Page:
It’s announcement day! Well, not really. Intel made a few disclosures about its efforts in the embedded space, but nothing tremendous. It all starts with a little chip called Atom.

Oh, hai. You're bigger than I expected. You know, being called Atom and all. 

Intel’s Atom processor is quite possibly Intel’s most important microarchitecture, yet it is hardly discussed - mostly because current implementations are hardly interesting. Today the Atom processor is little more than a very low power x86 chip that performs a lot like a 1.2GHz Pentium M, it’s not exactly setting any speed records.

We’ve already detailed the Atom architecture in depth here, to recap it’s a 2-issue, in-order architecture with SMT support. The goal for Atom has always been to be able to deliver the performance of a 4-year-old Pentium M, in a 1W power envelope. As we found in our initial performance investigation of Atom, Intel was able to sort of meet this goal. At 1.6GHz, the Atom performs somewhere between a 800MHz Pentium M and a 1.6GHz Pentium M - we roughly approximated that to be the performance of a 1.2GHz PM.

The problem is that at 1.6GHz, we’re at a 2W TDP. In order to drop below 1W we have to look at the 800MHz Atom Z500, which not only runs at half the clock speed but also lacks SMT support, which normally delivers a healthy performance increase on the in-order architecture.

So today Atom is hardly interesting beyond some niche markets. ASUS has embraced the chip for its Eee PC and Eee Box machines, but it’s either too slow for a real desktop, or too power hungry (and too large) for things like smartphones. You have to start somewhere though, and that’s what Atom is - a starting point. The next step is where things get more interesting...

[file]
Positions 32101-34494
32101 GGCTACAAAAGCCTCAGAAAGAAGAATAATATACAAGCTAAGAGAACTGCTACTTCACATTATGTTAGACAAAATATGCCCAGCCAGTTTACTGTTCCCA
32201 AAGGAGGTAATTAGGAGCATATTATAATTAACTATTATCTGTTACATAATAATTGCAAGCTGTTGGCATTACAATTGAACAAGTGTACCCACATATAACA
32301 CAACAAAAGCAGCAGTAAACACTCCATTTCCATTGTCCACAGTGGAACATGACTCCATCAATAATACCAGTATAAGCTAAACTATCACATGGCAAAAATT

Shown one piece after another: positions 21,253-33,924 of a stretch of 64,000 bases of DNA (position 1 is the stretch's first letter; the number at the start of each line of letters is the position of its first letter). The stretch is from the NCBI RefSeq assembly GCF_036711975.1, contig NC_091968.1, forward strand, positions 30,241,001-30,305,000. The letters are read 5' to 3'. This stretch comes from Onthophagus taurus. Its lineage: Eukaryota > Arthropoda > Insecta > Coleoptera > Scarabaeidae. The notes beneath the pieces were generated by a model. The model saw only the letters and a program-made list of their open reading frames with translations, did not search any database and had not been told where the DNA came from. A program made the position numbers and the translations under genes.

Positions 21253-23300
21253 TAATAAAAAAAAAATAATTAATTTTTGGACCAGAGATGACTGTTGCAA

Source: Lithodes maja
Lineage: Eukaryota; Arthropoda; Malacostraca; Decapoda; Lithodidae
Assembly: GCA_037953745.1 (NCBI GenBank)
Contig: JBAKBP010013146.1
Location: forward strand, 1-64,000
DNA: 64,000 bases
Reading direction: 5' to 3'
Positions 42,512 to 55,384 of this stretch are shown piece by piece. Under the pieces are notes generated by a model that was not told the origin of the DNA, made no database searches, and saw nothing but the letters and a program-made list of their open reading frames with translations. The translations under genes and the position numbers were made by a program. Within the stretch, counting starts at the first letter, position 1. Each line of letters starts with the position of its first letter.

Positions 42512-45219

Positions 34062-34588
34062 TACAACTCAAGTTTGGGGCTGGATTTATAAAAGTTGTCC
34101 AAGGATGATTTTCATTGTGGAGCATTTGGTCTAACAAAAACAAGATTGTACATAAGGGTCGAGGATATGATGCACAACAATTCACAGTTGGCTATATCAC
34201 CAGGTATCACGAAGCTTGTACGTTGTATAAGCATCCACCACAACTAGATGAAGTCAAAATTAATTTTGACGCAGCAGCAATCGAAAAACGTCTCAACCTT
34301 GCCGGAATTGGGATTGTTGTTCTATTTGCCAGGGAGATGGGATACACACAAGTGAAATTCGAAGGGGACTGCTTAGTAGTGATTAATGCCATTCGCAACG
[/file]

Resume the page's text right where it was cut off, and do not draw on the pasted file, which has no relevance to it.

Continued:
Moorestown Recap and Update: 1B Transistors in your Pocket, in 5 Years


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  • sanghab - Wednesday, July 30, 2008 - link

    Canmore is not a crude design. It is a second generation SoC for media playback. It's predecessor, the CE2210 was definitely a cruder device and based on an XScale processor. Canmore is highly capable, IA based, and able to decode any video standard, any audio standard or handle multiple HD streams to display and across a home network. It is equally at home handling cable, decoding blu-ray, managing dvr streams and indexing, or working as part of a connected consumer's digital home. Reply
  • wonwhole - Sunday, July 27, 2008 - link

    ???????ATOM? Reply
  • wonwhole - Sunday, July 27, 2008 - link

    When will ATOM go into mobile-phone?
  • whatthehey - Sunday, July 27, 2008 - link

    Can you read? Because I think that was the point of the article, that Moorestown is necessary to make mobile phones an option. The current Atom is way too power hungry, and even worse is that the chipset for it is larger than the CPU (what with the 130nm process). I'd figure on two years minimum before Atom gets into anything like a smartphone. Reply
  • TonyB - Thursday, July 24, 2008 - link

    but can it play Crysis? Reply
  • helldrell666 - Thursday, July 24, 2008 - link

    in order to open a jpeg file with an eepc you need 24 seconds and 100% of your cpu usage.
    bla bla bla.
    I know this site is funded by INTEL and probably nvidia.
    SO, im not gonna complain.
    Kepp the good sh. anandtech
  • lealwai - Thursday, July 24, 2008 - link

    .... huh?

    I don't think he was touting the performance of an eeepc with atom. Merely stating that they were being used. yet, you bring up a totally unrelated point...
  • JEDIYoda - Thursday, July 24, 2008 - link

    AMD fanboi`s tend to do that... Reply
  • JWalk - Friday, July 25, 2008 - link

    Fanbois in general tend to do that. If you aren't cheering for their "favorite" company or product, then you must be against them. And then you must be yelled at. Ah, the fun side of the interwebs. ;) Reply
  • Eri Hyva - Thursday, July 24, 2008 - link

    1W is totally reasonable in > 1,5GHz with 32nm">

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